Shifting gears and changing oil: Adopting electric vehicles to address the Philippines’ Energy Trilemma


The consecutive rounds of oil price increases that greeted Filipinos as they ushered in the New Year once again underscored the country’s heavy reliance on this imported energy source to fuel the country’s economy.[1] Given the highly volatile nature of oil prices, the country must adopt a comprehensive energy strategy that would find alternative solutions and give the commuting and driving public access to energy sources that are reliable, affordable, and environmentally sustainable.

These three requirements are collectively referred to as the Energy Trilemma, as policy solutions geared at addressing one requirement often comes at the expense of the other requirements. As the country’s total energy demand is dominated by the local transportation sector, accounting for 35.6% of the country’s energy consumption[2], steering the sector away from imported oil and towards electricity for its fuel needs is an effective way to address the country’s overall Energy Trilemma.

Shifting to electric vehicles would likewise be a unique energy policy solution as it would be able to address all three facets of the Energy Trilemma. Using electricity as fuel would give the Filipino public access to an energy source that is not only reliable and affordable, but is likewise environmentally sustainable.


The Philippines currently imports 99% of its crude oil requirements, 81% of which is sourced from three Middle Eastern countries alone.[3] Relying heavily on one of the most geopolitically volatile regions for the supply of energy poses a threat to the country’s energy security. On the other hand, the country derives 47 percent of its electricity from a wide variety of domestic sources such as geothermal, wind, natural gas, and hydropower.[4] This in turn makes electricity costs less vulnerable to price and political developments in the international arena.

The chart below shows the average quarterly price of oil in the world market, as well as domestic prices for oil and electricity from October 2016 to October 2018. The data shows a correlation between international and local oil prices. In particular, the 65% increase in world oil prices during this period was mirrored in the country with a 40% jump in local pump prices. Thus, oil prices increased by PhP 17, from PhP 43 per liter on October 2016 to PhP 60 per liter by October 2018 – the highest in more than four years.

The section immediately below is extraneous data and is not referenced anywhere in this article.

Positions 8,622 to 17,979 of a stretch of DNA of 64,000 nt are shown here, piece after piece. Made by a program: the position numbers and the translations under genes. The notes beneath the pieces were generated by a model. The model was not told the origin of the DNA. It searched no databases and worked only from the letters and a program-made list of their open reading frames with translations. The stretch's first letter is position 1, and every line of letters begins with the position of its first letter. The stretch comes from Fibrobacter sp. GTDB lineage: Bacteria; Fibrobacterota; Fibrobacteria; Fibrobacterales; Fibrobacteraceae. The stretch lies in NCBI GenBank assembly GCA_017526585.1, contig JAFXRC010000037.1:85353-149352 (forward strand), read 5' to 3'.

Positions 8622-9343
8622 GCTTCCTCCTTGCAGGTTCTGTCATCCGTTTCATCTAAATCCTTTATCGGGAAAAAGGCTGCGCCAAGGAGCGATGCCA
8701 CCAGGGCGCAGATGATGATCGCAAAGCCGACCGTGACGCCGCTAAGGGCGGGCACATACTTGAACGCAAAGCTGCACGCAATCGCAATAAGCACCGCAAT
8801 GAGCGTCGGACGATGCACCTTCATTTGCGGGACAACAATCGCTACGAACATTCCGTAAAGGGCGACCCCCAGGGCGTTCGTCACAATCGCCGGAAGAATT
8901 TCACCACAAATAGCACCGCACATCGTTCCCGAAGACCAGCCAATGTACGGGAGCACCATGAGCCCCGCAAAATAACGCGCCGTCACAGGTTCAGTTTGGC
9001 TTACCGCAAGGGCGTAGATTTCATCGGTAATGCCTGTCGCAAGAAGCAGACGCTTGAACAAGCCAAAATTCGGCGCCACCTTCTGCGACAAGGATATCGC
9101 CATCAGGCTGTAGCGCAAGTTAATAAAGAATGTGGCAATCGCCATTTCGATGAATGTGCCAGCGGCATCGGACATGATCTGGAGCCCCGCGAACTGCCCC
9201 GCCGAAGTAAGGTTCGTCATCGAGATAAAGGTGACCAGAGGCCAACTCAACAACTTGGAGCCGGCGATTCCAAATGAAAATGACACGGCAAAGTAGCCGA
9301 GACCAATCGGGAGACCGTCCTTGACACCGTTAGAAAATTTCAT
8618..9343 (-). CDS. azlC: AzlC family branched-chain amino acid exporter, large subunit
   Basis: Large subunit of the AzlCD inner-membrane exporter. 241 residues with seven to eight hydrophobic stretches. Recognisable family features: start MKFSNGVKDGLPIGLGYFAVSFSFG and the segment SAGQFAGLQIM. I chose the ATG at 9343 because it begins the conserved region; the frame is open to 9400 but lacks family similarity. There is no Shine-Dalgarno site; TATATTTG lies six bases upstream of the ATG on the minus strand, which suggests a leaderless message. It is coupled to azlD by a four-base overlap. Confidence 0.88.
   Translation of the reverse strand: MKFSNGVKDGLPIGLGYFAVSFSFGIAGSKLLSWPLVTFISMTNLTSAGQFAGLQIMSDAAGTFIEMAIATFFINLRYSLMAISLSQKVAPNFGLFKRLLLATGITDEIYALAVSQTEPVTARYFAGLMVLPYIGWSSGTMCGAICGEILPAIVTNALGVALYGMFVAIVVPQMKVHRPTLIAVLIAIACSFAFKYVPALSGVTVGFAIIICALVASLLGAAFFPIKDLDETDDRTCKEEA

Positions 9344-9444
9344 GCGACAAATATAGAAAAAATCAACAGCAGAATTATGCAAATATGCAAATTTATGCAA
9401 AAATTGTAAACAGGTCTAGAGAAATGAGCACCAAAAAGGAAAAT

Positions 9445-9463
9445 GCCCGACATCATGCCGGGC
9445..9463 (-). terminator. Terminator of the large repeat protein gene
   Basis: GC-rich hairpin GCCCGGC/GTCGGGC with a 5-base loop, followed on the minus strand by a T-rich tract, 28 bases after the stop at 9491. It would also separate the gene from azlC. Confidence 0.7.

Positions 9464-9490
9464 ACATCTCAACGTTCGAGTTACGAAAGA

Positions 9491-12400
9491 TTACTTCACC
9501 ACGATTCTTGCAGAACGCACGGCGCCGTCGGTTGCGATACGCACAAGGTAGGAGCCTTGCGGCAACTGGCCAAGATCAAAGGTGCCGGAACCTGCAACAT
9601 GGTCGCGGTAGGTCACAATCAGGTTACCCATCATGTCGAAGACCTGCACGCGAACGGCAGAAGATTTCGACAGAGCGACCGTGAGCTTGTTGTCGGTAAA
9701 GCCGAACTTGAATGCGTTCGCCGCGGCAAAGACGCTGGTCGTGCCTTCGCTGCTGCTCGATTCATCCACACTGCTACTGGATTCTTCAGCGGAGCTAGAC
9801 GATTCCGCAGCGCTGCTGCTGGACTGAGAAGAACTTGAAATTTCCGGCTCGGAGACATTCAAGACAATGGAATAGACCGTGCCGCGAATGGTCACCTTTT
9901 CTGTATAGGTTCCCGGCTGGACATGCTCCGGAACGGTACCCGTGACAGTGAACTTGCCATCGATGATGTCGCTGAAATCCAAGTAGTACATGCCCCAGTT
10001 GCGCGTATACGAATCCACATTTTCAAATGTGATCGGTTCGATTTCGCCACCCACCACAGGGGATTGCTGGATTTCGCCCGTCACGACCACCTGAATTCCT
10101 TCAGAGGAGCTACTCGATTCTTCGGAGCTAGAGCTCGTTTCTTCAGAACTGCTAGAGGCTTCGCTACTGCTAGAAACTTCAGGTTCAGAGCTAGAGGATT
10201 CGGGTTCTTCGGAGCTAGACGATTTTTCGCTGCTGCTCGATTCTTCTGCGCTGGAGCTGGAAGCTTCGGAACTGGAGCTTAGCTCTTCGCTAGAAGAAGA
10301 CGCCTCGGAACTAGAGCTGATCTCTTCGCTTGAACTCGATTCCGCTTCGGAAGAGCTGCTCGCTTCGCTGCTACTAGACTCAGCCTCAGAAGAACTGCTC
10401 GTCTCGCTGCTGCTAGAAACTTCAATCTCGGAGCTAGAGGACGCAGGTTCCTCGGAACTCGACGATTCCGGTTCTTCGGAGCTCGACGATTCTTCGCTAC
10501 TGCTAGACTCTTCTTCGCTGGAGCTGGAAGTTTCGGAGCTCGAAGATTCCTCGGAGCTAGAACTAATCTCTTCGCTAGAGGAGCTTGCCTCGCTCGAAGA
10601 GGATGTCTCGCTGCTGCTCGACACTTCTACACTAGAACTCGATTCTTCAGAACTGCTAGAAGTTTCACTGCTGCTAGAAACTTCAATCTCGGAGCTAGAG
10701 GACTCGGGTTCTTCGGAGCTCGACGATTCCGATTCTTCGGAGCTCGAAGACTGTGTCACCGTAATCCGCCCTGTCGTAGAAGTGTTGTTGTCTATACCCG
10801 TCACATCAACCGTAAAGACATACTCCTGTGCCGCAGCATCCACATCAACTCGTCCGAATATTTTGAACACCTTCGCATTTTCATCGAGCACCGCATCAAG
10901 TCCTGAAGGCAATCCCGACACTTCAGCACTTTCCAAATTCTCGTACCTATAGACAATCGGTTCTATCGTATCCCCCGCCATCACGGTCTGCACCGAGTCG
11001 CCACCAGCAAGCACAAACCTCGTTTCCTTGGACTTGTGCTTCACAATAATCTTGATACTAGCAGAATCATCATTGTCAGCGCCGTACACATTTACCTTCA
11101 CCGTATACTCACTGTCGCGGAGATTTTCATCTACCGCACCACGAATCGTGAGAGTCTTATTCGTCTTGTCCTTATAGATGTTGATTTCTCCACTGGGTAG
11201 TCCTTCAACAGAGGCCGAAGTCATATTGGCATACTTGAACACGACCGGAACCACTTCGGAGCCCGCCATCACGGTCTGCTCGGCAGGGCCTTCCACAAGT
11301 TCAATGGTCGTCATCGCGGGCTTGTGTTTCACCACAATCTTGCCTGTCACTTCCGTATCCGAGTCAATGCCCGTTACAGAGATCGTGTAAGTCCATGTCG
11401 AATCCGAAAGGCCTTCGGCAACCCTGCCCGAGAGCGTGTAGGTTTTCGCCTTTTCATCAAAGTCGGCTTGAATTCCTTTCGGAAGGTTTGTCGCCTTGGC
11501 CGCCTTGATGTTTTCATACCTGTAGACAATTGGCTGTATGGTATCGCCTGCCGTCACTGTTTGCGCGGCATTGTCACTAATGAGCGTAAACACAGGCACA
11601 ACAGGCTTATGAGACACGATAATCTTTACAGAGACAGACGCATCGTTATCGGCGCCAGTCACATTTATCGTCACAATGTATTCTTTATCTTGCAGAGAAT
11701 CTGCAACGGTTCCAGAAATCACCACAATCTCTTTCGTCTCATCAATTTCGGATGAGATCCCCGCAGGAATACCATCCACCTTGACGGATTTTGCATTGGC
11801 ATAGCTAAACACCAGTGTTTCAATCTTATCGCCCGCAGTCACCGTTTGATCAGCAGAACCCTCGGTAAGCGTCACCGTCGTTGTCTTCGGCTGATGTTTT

Figure 1. Illustration of monthly movement of world oil prices, local gasoline prices, and local electricity prices from October 2016 to October 2018.

Electricity prices, on the other hand, rose by only PhP 2 during the same period. Relative to imported gasoline and diesel, electricity thus represents a more secure and stable source of fuel for the local transportation sector.


Not only is electricity a more reliable fuel relative to oil, it is also a more economical energy source. A 2018 study by Frost & Sullivan shows that it costs merely PhP 2.75 per kilometer to operate an electric Public Utility Jeepney, compared to PhP 4.50 per kilometer using a diesel powered jeepney. [5] A cost comparison between an electric vehicle sedan and an internal combustion engine (ICE) vehicle as shown below bears similar results.


2016 Nissan Leaf S 172 km P10 per kWh 30 kWh P300
2017 Toyota Vios 172 km P60 per liter 11.5 liters[6] P690

Table 1. Fuel cost comparison between 2016 Nissan Leaf S and 2017 Toyota Vios.

Traveling from Quezon City to Tagaytay City and back, a distance of roughly 152 km, would thus cost more than twice as much using a gasoline vehicle than an electric vehicle. Electricity is thus a more affordable fuel alternative for both the commuting and driving public.